clock menu more-arrow no yes mobile

Filed under:

What Matters to Ole Miss's Winning // SEC 2011

Before moving on to this week's team, I need to finish up Ole Miss with this one last post. It's delayed to today thanks to the conference re-draft project, which kicked off on the SBN back channels this weekend.

The theory behind this series of posts is cataloged on the Vandy one, so hit that if you're confused.  Basically, I'm running correlations on most major stats with winning percentage to see what is best correlated with SEC teams' winning. The baseline for consistency's sake is +/-0.264 for relevancy, and either the raw values or rank is used (but not both) depending on which is stronger. 

For this one I used Houston Nutt's history going back to 2000, the year the NCAA stats archive begins. Nutt has shown in his three years in Oxford that he's largely the same kind of coach he was in Fayetteville, so here go the correlations for 11 years of Nutt head coaching.

Stat Correlation
Scoring Defense Rank -0.789
Turnovers Gained Rank -0.673
Passing Efficiency Defense -0.663
Total Defense -0.539
Passing Efficiency Rank -0.440
Net Punting -0.435
Rushing Defense -0.420
Yards per Pass 0.395
Scoring Offense Rank -0.392
Turnover Margin Rank -0.315
Turnovers Lost -0.311


Seven of the 11 stats that hit the threshold for relevancy are related to defense and turnovers. That's somewhat surprising given that Nutt is known as an offensive coach, but not really when you think about it. More on that later. Anyway, I find most interesting among those is that turnovers gained had with a much higher correlation with Nutt's winning than turnover margin or turnovers lost did. I think that's because his teams in this span were, with two exceptions, always within three of 22 turnovers lost on a season. The exceptions were 26 lost in 2007 and 31 lost in 2009, but he won eight and nine games respectively those years.

If you've been following along, you'll also note that rushing defense has fallen in strength of correlation compared with Vanderbilt and Kentucky. That makes perfect sense given that Nutt's teams are not perennial underdogs as the other two are. For VU and UK, rushing defense (in yards per game) is almost like a proxy for how often they're down big, resulting in a strong correlation with winning percentage. With Nutt, that's not the case.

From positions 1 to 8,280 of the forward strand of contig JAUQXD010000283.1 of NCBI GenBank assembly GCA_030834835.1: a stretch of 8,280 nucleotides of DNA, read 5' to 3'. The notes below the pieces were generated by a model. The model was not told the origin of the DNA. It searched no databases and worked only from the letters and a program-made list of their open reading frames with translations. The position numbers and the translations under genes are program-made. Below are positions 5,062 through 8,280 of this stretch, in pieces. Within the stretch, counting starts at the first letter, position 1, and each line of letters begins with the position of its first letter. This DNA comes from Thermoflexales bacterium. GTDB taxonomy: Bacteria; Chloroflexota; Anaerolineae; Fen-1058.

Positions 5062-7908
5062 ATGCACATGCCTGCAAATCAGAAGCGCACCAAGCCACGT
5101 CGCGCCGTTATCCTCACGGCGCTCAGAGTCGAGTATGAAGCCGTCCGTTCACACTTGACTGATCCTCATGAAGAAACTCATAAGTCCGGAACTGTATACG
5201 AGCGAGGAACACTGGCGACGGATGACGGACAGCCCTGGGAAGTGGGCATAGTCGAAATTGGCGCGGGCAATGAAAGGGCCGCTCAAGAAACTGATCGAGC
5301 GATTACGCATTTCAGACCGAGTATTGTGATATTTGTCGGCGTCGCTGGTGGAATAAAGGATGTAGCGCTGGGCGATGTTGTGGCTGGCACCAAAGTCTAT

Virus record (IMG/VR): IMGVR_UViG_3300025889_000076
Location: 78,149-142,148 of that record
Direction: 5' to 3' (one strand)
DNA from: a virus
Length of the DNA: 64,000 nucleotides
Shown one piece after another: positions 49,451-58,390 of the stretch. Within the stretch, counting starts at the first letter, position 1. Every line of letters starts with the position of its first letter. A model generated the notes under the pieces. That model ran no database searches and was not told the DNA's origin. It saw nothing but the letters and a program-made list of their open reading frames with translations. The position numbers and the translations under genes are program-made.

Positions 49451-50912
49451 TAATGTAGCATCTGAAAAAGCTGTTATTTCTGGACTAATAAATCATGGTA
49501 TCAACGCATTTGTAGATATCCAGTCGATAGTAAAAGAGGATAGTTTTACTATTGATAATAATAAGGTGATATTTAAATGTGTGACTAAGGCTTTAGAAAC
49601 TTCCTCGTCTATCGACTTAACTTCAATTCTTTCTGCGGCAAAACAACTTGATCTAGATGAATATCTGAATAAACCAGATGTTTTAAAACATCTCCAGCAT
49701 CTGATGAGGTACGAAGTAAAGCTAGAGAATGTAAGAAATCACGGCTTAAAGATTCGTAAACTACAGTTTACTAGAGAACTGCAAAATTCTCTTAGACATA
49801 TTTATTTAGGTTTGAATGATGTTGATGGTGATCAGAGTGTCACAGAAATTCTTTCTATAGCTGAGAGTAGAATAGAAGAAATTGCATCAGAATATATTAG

What jumps out at me most in this table is that not a single rushing offensive stat made the list, while two passing stats did. How can that be when rushing is Nutt's bread and butter?

It's an artifact of what correlation is and the fact that correlation and causation aren't the same. Nutt's teams tend to be good running the ball regardless of whether the overall team is good or not. Because rushing offense and yards per carry don't rise and fall with winning, the correlation for them is not very strong. That's the reason why there aren't many offensive stats period compared with defense and special teams, to answer the question from three paragraphs ago: because Nutt tends to have good offenses in about the same range year in and year out, offense doesn't correlate strongly with his winning.

The passing stats do correlate a bit with winning, and that does make sense. Passing success is certainly something that varies over time with Nutt's offenses. When the passing game is good, it gives the team a boost on top of its normally good running game. When it's not good, that boosting effect is lost. In that light, it's exactly what you'd expect from Houston Nutt teams.

Conventional wisdom is not always right, but here it is.